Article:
Some of the most exquisite and most ingenious of these earlier productions, such as the magnificent iron eagle in the south Kensington Museum, the wonderful articulated models of crayfish, dragons, serpents, birds, that are found in many European collections, came from the studios of the MiyOchins; but these were the play of giants, and were not made as articles of commerce.
Other poets of the romantic school of considerable merit were Gorecki, Witwicki, Odyniec, and Gaszynski; the last-named wrote many exquisite sonnets, which ought alone to embalm his name.
The scenery is everywhere strikingly beautiful and varied, and the coral beds of the more secluded bays in its harbours are conspicuous for their exquisite colouring.
Exquisite as was already his susceptibility to beauty and his mastership of the rarest poetic material, we cannot doubt that Chenier was preparing for still higher flights of lyric passion and poetic intensity.
This building, which was erected by Shah Rukh Mirza, the grandson of Timur, over Soo years ago, contains some exquisite specimens of sculpture in the best style of Oriental art.
The story of the poet's life at Bemerton, as told by Walton, is one of the most exquisite pictures in literary biography.
His travels, however, if they enriched his mind, relaxed his character, and he brought home easy morals as well as exquisite manners.
A small impression was slowly dispersed; the bookseller murmured, and the author (had his feelings been more exquisite) might have wept over the blunders and baldness of the English translation.
Here too were found the repositories of an early shrine containing exquisite faience figures and reliefs, including a snake goddess - another aspect of the native divinity - and her votaries.
Both this lake and the smaller ones to the east, Rotoehu and Rotoma, have deeply indented shores, and are set in exquisite scenery.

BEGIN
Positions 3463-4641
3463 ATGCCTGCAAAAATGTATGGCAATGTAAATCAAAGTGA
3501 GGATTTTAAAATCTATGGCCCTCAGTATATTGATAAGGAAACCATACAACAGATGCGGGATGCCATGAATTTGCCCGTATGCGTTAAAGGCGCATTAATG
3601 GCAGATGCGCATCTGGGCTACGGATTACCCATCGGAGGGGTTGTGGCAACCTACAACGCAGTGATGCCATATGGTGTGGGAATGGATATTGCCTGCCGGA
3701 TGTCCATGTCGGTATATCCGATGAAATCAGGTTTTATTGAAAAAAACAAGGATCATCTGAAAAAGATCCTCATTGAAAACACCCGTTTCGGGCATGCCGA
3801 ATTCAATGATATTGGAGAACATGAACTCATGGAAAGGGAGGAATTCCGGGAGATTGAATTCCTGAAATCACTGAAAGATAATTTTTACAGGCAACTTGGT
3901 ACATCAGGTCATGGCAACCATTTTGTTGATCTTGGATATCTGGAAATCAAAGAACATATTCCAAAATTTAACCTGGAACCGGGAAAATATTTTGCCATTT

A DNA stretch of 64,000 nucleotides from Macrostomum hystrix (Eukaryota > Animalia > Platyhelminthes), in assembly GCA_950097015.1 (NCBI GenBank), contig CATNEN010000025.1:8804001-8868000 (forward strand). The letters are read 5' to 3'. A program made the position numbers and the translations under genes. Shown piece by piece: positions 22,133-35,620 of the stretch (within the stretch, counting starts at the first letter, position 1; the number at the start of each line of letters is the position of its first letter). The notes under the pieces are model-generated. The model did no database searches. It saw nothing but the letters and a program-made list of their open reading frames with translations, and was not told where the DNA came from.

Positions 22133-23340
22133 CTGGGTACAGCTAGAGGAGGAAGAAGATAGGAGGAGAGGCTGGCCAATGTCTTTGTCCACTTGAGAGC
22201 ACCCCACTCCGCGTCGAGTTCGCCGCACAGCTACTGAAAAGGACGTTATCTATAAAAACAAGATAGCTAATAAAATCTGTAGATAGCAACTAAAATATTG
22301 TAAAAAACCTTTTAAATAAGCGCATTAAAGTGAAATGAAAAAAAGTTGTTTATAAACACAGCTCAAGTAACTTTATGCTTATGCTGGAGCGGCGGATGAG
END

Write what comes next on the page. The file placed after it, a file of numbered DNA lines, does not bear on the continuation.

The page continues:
It is separated on the south from the island of Shikoku by the Naruto channel, through which, in certain conditions of the tide, a remarkable torrential current is set up. The island is celebrated for its exquisite scenery, and also for the fact that it is traditionally reputed to have been the first of the Japanese islands created by the deities Izanagi and Izanami.
The outer surface of many of the species presents likewise the most exquisite sculpture, heightened by brilliant shades, or spots of green, red, yellow and bluish black.
Indeed, it may be doubted whether, in several directions, he ever surpassed the glorious things to be found in this most exquisite and most precious book.
The best of these are exquisite in workmanship, graceful in design, often strikingly original in conception, and usually naturalistic in ideal.
Richard Burton, when consul-general at Damascus in 1870, cleared an Arab screen out of the vestibule, and in consequence the exquisite doorway leading into the cella can now be well seen.
The graceful form of their body, the elegance and rapidity of their movements, and the exquisite beauty of their colours have been the admiration of all who have had the good fortune to watch them in their native haunts.
The museum of antiquities (1874) contains an exquisite chalice of the year 1425 and some pictures and portraits by Wouter Crabeth the younger, Corn.